Many readers are aware that the beautiful stained glass windows surrounding the FBC Sanctuary were part of a renovation project initiated by Dr. Adams in the late 1940s, but they may be unaware of the message he left in one of the windows by which we remember him today.

In the commission of the windows’ refurbishment, Dr. Adams’ goal was twofold. The larger windows that surround the balcony were to portray the significant events in the life of Jesus, while those below were to demonstrate how followers could live out Jesus’ lessons in modern times. Each upper window correlates to the one below it and is interpreted there for modern understanding. Each window is also accompanied by a scripture passage – except one.

There are two windows in the church picturing Jesus in the Garden of Gethsemane, one in the Chapel and one in the Sanctuary. The Chapel window’s focus is on prayer, but the story in the Sanctuary’s window shows Jesus, having been strengthened by prayer, telling Peter, James, and John, “Behold, the hour is at hand—Rise, let us be going.” The light shining on Jesus comes from heaven and affirms Jesus’ declaration that, “Thy will, not mine, be done.”

Garden of Gethsemane

The Garden of Gethsemane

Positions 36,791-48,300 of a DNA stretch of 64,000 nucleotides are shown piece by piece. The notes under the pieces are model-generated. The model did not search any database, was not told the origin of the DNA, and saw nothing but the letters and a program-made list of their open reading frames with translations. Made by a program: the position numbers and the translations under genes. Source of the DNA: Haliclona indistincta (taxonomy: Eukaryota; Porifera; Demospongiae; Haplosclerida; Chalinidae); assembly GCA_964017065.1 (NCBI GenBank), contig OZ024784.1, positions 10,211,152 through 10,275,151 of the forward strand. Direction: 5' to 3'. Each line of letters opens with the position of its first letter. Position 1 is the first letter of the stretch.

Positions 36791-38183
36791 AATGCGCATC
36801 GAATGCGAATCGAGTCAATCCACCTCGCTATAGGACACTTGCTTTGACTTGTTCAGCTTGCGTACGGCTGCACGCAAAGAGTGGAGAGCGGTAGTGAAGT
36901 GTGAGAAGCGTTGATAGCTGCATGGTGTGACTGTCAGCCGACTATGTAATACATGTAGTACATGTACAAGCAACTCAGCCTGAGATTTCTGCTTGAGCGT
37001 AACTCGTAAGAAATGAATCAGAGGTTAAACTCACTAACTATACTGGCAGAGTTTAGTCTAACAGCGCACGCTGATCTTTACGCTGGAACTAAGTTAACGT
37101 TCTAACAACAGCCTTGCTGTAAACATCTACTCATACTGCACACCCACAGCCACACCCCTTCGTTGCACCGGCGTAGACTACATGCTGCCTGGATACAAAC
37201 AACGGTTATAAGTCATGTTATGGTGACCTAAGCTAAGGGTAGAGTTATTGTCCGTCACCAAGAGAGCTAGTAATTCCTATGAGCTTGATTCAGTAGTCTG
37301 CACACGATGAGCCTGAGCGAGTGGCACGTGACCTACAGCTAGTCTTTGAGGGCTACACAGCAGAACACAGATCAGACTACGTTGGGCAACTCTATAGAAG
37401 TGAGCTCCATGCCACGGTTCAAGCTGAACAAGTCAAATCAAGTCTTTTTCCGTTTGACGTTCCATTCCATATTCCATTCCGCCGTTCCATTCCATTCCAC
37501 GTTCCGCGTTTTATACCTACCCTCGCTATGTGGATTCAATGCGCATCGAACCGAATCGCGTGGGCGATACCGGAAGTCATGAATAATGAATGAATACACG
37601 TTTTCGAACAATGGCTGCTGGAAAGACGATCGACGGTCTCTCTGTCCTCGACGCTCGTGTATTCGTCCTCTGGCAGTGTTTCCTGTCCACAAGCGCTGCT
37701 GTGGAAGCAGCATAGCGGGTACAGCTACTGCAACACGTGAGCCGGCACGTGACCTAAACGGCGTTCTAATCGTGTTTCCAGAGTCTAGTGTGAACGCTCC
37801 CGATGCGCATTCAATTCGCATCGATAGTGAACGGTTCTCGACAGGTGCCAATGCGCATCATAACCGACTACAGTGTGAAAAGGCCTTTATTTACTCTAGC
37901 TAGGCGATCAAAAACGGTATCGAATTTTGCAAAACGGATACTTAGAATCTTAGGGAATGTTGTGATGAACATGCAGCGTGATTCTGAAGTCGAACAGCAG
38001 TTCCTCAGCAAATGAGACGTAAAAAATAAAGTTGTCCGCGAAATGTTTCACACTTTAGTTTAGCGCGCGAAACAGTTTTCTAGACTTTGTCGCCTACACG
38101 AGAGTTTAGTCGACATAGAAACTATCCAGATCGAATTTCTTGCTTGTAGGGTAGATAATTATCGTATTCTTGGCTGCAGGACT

Bathed in sunlight in the corollary window below kneels a lone figure, praying the very poem that begins, “Every morning, lean thine arms upon the windowsill of heaven.” These verses are not found in the Bible, but send the message that made such a marked impression on Dr. Adams’ life that he was determined it be memorialized in this window.

Windowsill of Heaven

The Windowsill of Heaven

Could he have guessed that with each reading, those who remembered him would also see him reciting it before a congregation of First Baptist Church members, even today?

In writing about Dr. Adams, Dr. W. Randall Lolley, former pastor of FBC Greensboro, NC, says that Dr. Adams was a man, “who truly perceived the earth as the ‘windowsill of heaven.’ Every person he met, every event he enjoyed, every experience he knew worked ‘inside/out’ rather than ‘outside/in.’”

As we continue our mission to bring KOH2RVA, may we put into practice these words so dear to Dr. Adams.

Editor’s note: These windows are located on The Boulevard side of the Sanctuary, the fourth set from the front.

Copies of the fully illustrated Memorial Windows written by Theodore F. Adams and The Open Door, the church’s history from 1780-2005, are available for checkout or purchase in the church library.